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Avia S-199 in Israeli Air Force Service

The wife’s aunt responds…

…to my inaccurate story about her father:

My father, Johannes Wang Dalgaard (Elvi’s grandfather), was born in 1897 on the west coast of Denmark. At the age of 15, his father died, devastating the family of eight children. Some 50 years later, my aunt described to me the deathbed scene. My grandmother, who had been the wife of a man of influence, suddenly became a widow, struggling to raise the children by herself.

My father was apprenticed to a carpenter and made the chest which is still in the family and I hope his great-grandson, Child Three, will claim it someday. Johannes soon had it with carpentry and wanted to be an engineer. His uncle said he would pay for his education if he would became a Lutheran minister, but Johannes declined the offer and the financial burden fell on his mother.

Since he had already missed two years of high school, he wanted to catch up. He worked very hard and finished the four years in two. This made history in the city. My cousin (his sister’s son) asked me if I knew what my father had accomplished with this feat… 50+ years later.

In 1919, Johannes left his home town of Lemvig, and entered the Polytechnique of the University of Copenhagen to study civil engineering. One summer there was a seamen’s strike and students were hired to take a ship to Rio. I have the “document” given when Johannes passed the equator the first time. One of his teachers was Nils Bohr. My father studied engineering for three years – then he emigrated to Canada. So why didn’t he stay one more year and finish his degree? I don’t know.

In 1923, he landed in Quebec and went straight to Winnipeg. I just found a letter which may give further details. He sent money to his mother every month, duly recorded in a notebook.

Eventually, he came to Montreal and joined the Danish community. He found a Norwegian girlfriend, Alphid Hoeg, who became his fiancee. Somehow, they both ended up working in Arvida, Que. My father was in charge of cutting the stone for the Sun Life building.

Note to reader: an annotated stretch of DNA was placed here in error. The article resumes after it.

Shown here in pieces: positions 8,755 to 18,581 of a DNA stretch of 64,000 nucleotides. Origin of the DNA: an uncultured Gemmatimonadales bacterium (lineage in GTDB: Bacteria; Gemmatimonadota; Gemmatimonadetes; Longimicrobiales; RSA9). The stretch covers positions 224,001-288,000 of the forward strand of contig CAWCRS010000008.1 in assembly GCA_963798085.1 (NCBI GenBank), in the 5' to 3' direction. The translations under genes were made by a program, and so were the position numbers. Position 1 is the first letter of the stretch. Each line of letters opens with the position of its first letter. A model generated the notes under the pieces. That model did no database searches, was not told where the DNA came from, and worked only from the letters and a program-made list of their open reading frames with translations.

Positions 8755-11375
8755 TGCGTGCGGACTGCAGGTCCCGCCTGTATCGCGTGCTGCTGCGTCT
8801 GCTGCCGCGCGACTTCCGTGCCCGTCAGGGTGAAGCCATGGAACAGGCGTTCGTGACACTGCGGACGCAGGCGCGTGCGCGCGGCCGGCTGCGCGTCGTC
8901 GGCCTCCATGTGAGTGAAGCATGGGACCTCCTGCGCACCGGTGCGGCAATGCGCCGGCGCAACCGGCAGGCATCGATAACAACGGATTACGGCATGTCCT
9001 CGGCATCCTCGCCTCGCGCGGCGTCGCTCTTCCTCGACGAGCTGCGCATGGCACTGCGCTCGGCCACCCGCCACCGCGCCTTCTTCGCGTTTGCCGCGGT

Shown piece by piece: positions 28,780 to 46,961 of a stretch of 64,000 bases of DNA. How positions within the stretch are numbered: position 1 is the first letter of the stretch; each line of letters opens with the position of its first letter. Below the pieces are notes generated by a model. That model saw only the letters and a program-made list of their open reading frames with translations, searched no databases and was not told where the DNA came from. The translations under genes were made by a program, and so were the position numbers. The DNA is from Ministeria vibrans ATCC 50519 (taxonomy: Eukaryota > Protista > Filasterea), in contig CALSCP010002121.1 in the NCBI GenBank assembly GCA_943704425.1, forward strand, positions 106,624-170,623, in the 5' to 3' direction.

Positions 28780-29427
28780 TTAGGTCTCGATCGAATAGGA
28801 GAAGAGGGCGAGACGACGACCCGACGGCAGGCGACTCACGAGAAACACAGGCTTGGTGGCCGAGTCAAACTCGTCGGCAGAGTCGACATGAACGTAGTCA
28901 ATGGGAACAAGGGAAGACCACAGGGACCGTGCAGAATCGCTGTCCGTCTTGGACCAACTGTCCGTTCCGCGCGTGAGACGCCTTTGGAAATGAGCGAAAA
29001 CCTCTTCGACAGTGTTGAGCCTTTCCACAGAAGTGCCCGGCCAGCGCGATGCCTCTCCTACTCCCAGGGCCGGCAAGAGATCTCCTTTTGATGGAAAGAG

Alphid gave Johannes many gifts: a ring; a pair of leather gloves, worn by my mother and now by me; a large heavy silk scarf; a pair of sterling silver and enameled art deco cuff links; and a diamond stick pin in the original Birk’s box. She also gave him an embroidered pillow… after he was married… to my mother. What I would like to know is what he gave to Alphid.

In 1929, my father lost his investments in the stock-market crash and became a poor man with ulcers. That’s the condition he was in when he met my mother, Ida Augusta Jensen, through mutual friends in the Danish community. She had emigrated from Copenhagen three years before, had movie star looks and the mind of a philosopher.

At the time of their meeting, Alphid was visiting her family in Norway. Her father owned an engineering firm there and she wanted Johannes to come settle in Norway, and work at her father’s firm. Ida was well aware of Johannes and Alphid’s engagement to be married and told Johannes thet she wished to be friends and nothing more. But my father was truly smitten and the Danish community could see it. They wrote to Alphid, urging her to return as soon as possible to reclaim her man. My father, an honourable man, could not bring himself to break his engagement – so, after a time, Alphid did it for him. He was grateful and free. In 1933, he and my mother married. Alphid continued to send gifts for years afterward, such as the pillow, until she herself was married.

My mother cured my father’s ulcers. He seldom bought her gifts. He said she had the bankbook and she could buy what she wanted. When my mother was pregnant with her first child (me), he went back to work in Arvida which resulted in eight months of correspondence which is being translated into English. He wrote then that he would never leave her again.

They bought the house I live in in 1942.

The mystery remains. Was the pin in the house already? We’ll never know.

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